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The Gates' Way

 

The University of Washington has a glorious history as a world-renowned educational institution. But there are many things you probably don't know about the University of a Thousand Years. Like how it almost ended up in Lewis County. Or that the UW sports teams were called the Vikings. Or that the UW's first yearbook was carved out of a log. The UWAA/Arts and Sciences Fall Lecture Series will cover UW history in a five-part series beginning Sept. 30. But you won't find out about these historical tidbits. Thanks to the help of History Professor Emeritus Jon Bridgman; History Chair John Findlay; Architecture Professor Emeritus Norman Johnston; and UW librarians Carla Richardson, Gary Lundell and Sandra Kroupa; Columns presents 10 things you probably didn't know about UW history.

Branching out in bellevue
Photo by Kathy Sauber. Digital Imaging by jeff Berterfield.


Photo by Kathy Sauber. Digital Imaging by jeff Berterfield.

In the mid-1980s, state higher education officials began to consider opening "branch campuses" of the University of Washington to accommodate growing numbers of college students in Western Washington. Initially, planners contemplated three sites - in Tacoma, Everett and Bellevue. Due to political reasons, adding three UW campuses was ruled out, and after much wrangling, Bothell and Tacoma were awarded campuses. For a politically active community, Bellevue officials didn't protest being dropped as a campus site and instead threw their support behind Bothell.

Down and Dirty

Would you believe the accumulation of trash near the HUB in 1970 sparked this area's recycling fervor? It did. Photo from UW Libraries, Special Collections, Neg. #UW20804z.

Would you believe the accumulation of trash near the HUB in 1970 sparked this area's recycling fervor? It did. Photo from UW Libraries, Special Collections, Neg. #UW20804z.
What was billed as the "World's First Trash-In" was held Feb. 26, 1970 on the UW campus. Students were invited to bring trash from home as well as from the University area to special bins in front of the HUB that day. The items were then separated into different categories (paper, plastic, glass and metal) and returned to the original producers with the request that they be reprocessed. The trash-in emphasized the waste associated with American life. It also helped boost Seattle into becoming a leader in recycling.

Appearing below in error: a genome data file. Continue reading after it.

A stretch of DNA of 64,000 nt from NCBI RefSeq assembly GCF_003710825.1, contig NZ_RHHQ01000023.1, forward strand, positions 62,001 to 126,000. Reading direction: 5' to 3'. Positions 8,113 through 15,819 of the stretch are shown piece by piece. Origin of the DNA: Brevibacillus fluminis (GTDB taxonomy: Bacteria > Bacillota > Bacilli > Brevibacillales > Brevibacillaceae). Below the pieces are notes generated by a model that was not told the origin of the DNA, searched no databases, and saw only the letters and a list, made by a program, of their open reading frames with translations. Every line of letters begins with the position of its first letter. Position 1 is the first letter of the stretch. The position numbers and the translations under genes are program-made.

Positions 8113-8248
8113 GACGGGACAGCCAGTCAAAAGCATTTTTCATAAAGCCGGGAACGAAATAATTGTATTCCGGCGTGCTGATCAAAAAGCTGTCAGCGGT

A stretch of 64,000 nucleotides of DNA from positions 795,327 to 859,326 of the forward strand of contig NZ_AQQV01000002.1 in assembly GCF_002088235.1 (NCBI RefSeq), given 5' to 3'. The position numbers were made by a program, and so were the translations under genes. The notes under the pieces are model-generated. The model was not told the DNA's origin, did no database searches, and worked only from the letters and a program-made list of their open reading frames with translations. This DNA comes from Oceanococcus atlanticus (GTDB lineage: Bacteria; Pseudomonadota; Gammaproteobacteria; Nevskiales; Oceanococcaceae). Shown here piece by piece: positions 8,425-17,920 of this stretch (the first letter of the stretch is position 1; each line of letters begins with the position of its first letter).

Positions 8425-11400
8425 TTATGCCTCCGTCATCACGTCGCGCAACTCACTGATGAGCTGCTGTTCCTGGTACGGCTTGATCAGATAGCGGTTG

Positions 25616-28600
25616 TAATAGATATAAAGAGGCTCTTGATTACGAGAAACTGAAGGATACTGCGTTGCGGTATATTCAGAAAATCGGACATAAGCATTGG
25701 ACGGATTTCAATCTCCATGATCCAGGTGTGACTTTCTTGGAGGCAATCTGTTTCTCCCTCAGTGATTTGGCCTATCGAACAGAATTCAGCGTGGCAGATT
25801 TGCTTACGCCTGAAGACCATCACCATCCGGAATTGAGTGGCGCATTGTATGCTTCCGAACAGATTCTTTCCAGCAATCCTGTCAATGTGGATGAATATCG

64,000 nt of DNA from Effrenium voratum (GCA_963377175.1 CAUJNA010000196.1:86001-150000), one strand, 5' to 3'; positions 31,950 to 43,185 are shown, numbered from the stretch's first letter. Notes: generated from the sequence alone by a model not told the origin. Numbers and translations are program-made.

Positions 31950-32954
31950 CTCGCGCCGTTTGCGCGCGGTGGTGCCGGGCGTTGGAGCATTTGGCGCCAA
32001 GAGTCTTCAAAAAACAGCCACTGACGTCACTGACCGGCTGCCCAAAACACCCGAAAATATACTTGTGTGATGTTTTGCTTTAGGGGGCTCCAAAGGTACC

Madame President

Though no photo of Mary Thayer is believed to exist, this photo of UW
faculty in 1883 shows that women were a prominent part of the UW's
teaching corps in its early years. Photo from UW Libraries, Special
Collections, Neg. #Peiser 184Bz.


Though no photo of Mary Thayer is believed to exist, this photo of UW faculty in 1883 shows that women were a prominent part of the UW's teaching corps in its early years. Photo from UW Libraries, Special Collections, Neg. #Peiser 184Bz.


For six months in 1874, the University of Washington had a female president. Mary "May" Thayer, who was born in 1838 either in New York, Massachusetts or Michigan (the record is unclear), graduated from the State Normal School in Ypsilanti, Mich. In March 1874, she was named temporary president of the Territorial University of Washington and served in that post until August.

Nix that Nickname

Illustration by Ken Shafer


Illustration by Ken Shafer

The first nickname for the University of Washington was Sun Dodgers, but that name was quite unpopular. So, in 1921, a committee of students, coaches, faculty, alumni and businessmen met to decide on a new moniker. The group considered such possibilities as Eagles, Vikings, Indians, Huskies, Malamutes, Tyees, Olympics and Northmen. The decision came down between Huskies and Malamutes, and on Feb. 3, 1922, the UW officially adopted the name Huskies. However, for a very short time in 1922, Washington's athletic teams were nicknamed the Vikings. That came about when students wanted to dump Sun Dodgers but couldn't come up with something else. So, during semester break in December 1921, athletic officials adopted Vikings. When students returned to campus, they immediately protested the name change.

Not fit to a tee?

Had different decisions been made in the 1890s, the UW campus could have
been located where the Jefferson Park Municipal Golf Course stands in Beacon
Hill. Photo courtesy Jefferson Park Golf Course.


Had different decisions been made in the 1890s, the UW campus could have been located where the Jefferson Park Municipal Golf Course stands in Beacon Hill. Photo courtesy Jefferson Park Golf Course.
When the UW was moving from its original downtown location in the 1890s, the Legislature specified that its new home had to be for exclusive university use and be situated on at least 100 acres. Several potential sites were considered that met those criteria: Fort Lawton (in Discovery Park), Interlaken (its current site) and what is now Jefferson Park Golf Course on Beacon Hill. At the time, Jefferson Park was owned by the city of Seattle and contained a reservoir along with vacant property that would have provided the land the UW needed. Leaders opted for Interlaken, and Jefferson Park became Seattle's first public golf course in 1915.


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